Immigration Legislation History

Immigration Legislation History
Chinese Exclusion Act 1882
Gentlemen’s Agreement of 1907
Immigration Act of 1921 (aka
Emergency Quota Act)
Immigration Act of 1924 (aka
Johnson-Reed Act)*
Immigration and Nationality Act
of 1952 (aka McCarren-Walters
The Chinese Exclusion Act was one of the most significant restrictions on
free immigration in U.S. history. The Act excluded Chinese "skilled and
unskilled laborers and Chinese employed in mining" from entering the
country for ten years under penalty of imprisonment and deportation.
Many Chinese were relentlessly beaten just because of their race.
was an informal agreement between the United States and the Empire of
Japan whereby the U.S. would not impose restriction on Japanese
immigration, and Japan would not allow further emigration to the U.S. The
goal was to reduce tensions between the two powerful Pacific nations. The
agreement was never ratified by Congress, which in 1924 ended it.
3% cap of immigrant totals based on the 1910 Census (Based on that
formula, the number of new immigrants admitted fell from 805,228 in
1920 to 309,556 in 1921-22).
2% cap of immigrant totals based on the 1890 Census (it further restricted
Southern and Eastern Europeans and prohibited Middle Easterners, East
Asians, and Asian Indians). That revised formula reduced total immigration
from 357,803 in 1923–24 to 164,667 in 1924–25.
The Act abolished racial restrictions found in earlier immigration statutes.
It retained a quota system for nationalities and regions. Eventually, the Act
established a preference system which determined which ethnic groups
were desirable immigrants and placed great importance on labor
The Act defined three types of immigrants: immigrants with special skills or
relatives of U.S. citizens who were exempt from quotas and who were to
be admitted without restrictions; average immigrants whose numbers
were not supposed to exceed 270,000 per year; refugees.
Immigration and Nationality Act
of 1965 (aka Hart-Celler Act)
The Act allowed the government to deport immigrants or naturalized
citizens engaged in subversive activities and also allowed the barring of
suspected subversives from entering the country. It was used to bar
members and former members and "fellow travelers" of the Communist
Party from entry into the United States, even those who had not been
associated with the party for decades.
The Hart-Celler Act abolished the national origins quota system that had
structured American immigration policy since the 1920s, replacing it with a
preference system that focused on immigrants' skills and family
relationships with citizens or residents of the U.S. Numerical restrictions on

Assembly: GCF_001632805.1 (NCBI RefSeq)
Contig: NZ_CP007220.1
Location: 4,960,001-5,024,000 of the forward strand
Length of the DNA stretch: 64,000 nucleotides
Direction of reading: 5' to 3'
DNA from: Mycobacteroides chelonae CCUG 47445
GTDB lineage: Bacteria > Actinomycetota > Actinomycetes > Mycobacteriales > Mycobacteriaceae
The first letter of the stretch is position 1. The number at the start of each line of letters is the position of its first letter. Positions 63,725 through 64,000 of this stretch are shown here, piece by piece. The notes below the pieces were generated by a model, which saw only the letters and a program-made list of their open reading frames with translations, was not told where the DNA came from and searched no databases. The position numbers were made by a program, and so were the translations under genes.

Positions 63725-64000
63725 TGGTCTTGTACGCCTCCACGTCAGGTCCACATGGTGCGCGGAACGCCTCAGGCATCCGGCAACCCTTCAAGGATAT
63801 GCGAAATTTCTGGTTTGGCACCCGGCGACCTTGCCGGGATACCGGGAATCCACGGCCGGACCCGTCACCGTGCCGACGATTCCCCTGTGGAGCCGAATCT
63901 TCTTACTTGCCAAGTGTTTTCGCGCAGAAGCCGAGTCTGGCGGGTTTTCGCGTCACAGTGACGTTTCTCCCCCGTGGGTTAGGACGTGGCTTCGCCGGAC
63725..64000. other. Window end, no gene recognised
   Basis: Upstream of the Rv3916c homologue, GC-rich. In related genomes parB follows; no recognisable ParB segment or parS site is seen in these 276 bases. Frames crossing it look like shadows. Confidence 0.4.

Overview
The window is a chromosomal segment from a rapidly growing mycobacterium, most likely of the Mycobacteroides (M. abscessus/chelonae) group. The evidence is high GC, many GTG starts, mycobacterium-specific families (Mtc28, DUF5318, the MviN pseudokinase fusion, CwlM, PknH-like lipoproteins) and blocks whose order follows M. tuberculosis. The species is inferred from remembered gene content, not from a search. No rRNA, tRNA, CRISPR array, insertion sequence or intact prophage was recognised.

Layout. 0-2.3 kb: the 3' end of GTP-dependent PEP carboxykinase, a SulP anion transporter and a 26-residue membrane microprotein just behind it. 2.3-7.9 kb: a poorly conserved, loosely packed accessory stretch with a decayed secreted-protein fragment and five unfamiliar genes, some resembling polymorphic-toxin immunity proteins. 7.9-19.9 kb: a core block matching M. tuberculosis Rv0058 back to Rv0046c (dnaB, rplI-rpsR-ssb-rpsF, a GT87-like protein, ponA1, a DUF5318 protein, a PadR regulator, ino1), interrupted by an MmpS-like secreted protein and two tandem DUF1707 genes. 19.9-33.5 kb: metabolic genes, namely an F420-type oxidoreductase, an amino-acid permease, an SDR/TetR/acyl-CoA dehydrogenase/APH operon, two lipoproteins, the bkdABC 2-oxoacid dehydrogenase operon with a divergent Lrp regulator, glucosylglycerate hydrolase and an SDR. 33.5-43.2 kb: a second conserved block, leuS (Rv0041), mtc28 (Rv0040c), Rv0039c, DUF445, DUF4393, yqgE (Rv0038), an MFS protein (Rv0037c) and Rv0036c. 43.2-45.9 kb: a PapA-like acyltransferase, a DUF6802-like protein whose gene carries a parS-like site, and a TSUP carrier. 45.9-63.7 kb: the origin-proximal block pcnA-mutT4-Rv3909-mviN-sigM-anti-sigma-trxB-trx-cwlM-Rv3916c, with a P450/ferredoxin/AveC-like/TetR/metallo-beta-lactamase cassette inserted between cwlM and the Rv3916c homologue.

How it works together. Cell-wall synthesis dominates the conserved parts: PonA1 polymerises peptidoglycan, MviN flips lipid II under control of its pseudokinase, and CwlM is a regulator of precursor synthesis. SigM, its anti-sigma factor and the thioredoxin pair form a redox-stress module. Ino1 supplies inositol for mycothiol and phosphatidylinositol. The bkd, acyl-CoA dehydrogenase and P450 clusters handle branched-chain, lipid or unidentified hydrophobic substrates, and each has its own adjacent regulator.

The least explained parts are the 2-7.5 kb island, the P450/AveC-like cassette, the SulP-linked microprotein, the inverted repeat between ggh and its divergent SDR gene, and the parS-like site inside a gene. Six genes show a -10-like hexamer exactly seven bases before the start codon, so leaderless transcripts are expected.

visas were set at 170,000 per year, not including immediate relatives of
U.S. citizens, nor "special immigrants" (including those born in
"independent" nations in the Western hemisphere; former citizens;
ministers; employees of the U.S. government abroad).
*Congressman Albert Johnson and Senator David Reed were the two main architects of the Immigration Act of
1924. In the wake of intense lobbying, the Act passed with strong congressional support. Proponents of the Act
sought to establish a distinct American identity by favoring native-born Americans over Southern Europeans in
order to "maintain the racial preponderance of the basic strain on our people and thereby to stabilize the ethnic
composition of the population" Reed told the Senate that earlier legislation "disregards entirely those of us who
are interested in keeping American stock up to the highest standard-that is, the people who were born here."
Southern and Eastern Europeans, he believed, arrive sick and starving and therefore less capable of contributing to
the American economy, and unable to adapt to American culture.
Some of the law's strongest supporters were influenced by Madison Grant and his 1916 book, The Passing of the
Great Race. Grant was a eugenicist and an advocate of the racial hygiene theory. His data purported to show the
superiority of the founding Northern European races. Most proponents of the law were rather concerned with
upholding an ethnic status quo and avoiding competition with foreign workers Samuel Gompers, a Jewish
immigrant and founder of the AFL, supported the Act because he opposed the cheap labor that immigration
represented, despite the fact that the Act would sharply reduce Jewish immigration.
President Coolidge signs the immigration act on the White House South Lawn along with appropriation bills for the
Veterans Bureau. John J. Pershing is on the President's right.